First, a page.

Bill to undo Hobby Lobby ruling stalls in U.S. Senate

A Democratic push to nullify the recent ruling in the Hobby Lobby case stalled in the U.S. Senate Wednesday.

A vote to move forward with debate on the bill, dubbed the “Not My Boss’ Business Act” by proponents, failed 56 to 43, according to the Associated Press.

It takes 60 votes to override a filibuster, and, typically in the Senate, it takes 60 votes to move forward with anything.

The bill was put forward in response to the recent U.S. Supreme Court decision in the Hobby Lobby case. The court ruled that closely held corporations couldn’t be compelled to offer birth control insurance coverage to their employees, if the birth control violated the company owners deeply held religious beliefs.

Hobby Lobby has a store in Newnan.

The bill would have prevented companies from using a religious-freedom law to avoid complying with the current requirement to cover certain approved forms of contraception with a copayment.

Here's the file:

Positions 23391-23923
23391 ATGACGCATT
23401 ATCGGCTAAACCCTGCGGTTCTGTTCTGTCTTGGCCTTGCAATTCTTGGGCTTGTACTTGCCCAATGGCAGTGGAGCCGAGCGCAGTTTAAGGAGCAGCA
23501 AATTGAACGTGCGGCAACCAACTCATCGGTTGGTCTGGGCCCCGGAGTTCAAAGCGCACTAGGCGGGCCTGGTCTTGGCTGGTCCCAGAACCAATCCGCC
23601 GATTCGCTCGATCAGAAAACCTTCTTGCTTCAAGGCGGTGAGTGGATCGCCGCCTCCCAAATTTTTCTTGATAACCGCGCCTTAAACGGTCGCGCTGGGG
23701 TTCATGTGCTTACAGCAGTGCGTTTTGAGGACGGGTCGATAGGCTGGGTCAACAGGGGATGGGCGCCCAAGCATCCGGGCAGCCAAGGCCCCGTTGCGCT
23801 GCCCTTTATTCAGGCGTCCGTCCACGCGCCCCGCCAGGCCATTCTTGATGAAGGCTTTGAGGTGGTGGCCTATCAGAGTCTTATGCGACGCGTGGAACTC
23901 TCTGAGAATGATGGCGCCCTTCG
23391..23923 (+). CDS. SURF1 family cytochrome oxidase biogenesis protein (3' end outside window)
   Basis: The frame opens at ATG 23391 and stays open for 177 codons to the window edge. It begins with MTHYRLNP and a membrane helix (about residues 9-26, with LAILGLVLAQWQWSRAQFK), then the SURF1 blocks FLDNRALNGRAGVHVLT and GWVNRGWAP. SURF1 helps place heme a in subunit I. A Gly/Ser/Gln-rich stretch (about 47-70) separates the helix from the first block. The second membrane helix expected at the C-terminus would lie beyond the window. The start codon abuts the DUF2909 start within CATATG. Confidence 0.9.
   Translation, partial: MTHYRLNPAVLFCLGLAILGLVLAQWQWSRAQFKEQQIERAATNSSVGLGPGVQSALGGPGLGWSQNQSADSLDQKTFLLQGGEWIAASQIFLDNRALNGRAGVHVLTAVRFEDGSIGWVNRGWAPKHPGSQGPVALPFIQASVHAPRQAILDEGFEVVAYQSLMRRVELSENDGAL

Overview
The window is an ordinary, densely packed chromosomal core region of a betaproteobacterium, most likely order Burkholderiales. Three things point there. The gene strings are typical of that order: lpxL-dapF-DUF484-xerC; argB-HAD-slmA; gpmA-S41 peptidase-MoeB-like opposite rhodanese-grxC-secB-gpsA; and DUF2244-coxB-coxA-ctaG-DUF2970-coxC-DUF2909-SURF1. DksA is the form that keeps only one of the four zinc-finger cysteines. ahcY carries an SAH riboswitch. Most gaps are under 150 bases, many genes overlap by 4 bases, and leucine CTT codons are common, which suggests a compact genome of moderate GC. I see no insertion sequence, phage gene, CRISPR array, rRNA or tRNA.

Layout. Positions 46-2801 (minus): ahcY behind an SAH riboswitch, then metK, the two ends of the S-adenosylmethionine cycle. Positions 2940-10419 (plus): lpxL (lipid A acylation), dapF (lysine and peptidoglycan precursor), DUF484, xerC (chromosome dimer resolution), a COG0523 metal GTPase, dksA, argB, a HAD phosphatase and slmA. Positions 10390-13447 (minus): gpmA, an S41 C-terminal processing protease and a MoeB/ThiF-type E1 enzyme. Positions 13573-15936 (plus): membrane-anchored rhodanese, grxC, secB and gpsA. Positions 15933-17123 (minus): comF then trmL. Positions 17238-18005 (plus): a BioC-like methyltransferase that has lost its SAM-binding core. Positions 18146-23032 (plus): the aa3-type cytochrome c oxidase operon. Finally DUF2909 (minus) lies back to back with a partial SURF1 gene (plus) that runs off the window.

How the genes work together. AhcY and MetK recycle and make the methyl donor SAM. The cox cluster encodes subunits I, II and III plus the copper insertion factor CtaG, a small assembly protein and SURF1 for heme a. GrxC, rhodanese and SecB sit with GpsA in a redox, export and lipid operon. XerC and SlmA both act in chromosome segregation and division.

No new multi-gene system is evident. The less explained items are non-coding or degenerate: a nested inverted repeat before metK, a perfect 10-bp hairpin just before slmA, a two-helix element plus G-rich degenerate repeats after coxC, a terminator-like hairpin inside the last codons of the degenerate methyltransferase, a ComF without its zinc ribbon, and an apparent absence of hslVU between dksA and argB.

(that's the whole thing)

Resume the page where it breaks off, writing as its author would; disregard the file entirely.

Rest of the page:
Republican senators called Wednesday’s vote a stunt designed to boost vulnerable Democratic incumbents in the November election, according to the AP.

Senate Majority Leader Harry Reid, D-Nevada, said Republicans were the ones “out of touch with reality,” and promised that Democrats would continue to press the issue.

Republicans can gain control of the Senate by winning six additional seats in the November election.

The bill is likely to come back before the Senate between now and November.

Three Republicans voted in favor of the bill. Reid switched his vote to no, allowing him to bring the measure up for another vote, according to AP. All other Democrats voted in favor.

"The issue in Hobby Lobby is not whether women can purchase birth control, it's who pays for what," said Sen. Deb Fischer, R-Neb., in remarks on the Senate floor. "Those of us who believe that life begins at conception have moral objections to devices or procedures that destroy fertilized embryos.”

There is another bill, backed by some Republicans, that would reaffirm current law on access to contraception and in calling for a Food and Drug Administration study on whether contraceptives could be sold over the counter without a prescription, according to AP.

The affordable care act requires insurance companies to provide 20 types of birth control without copays.

The Associated Press contributed to this article.



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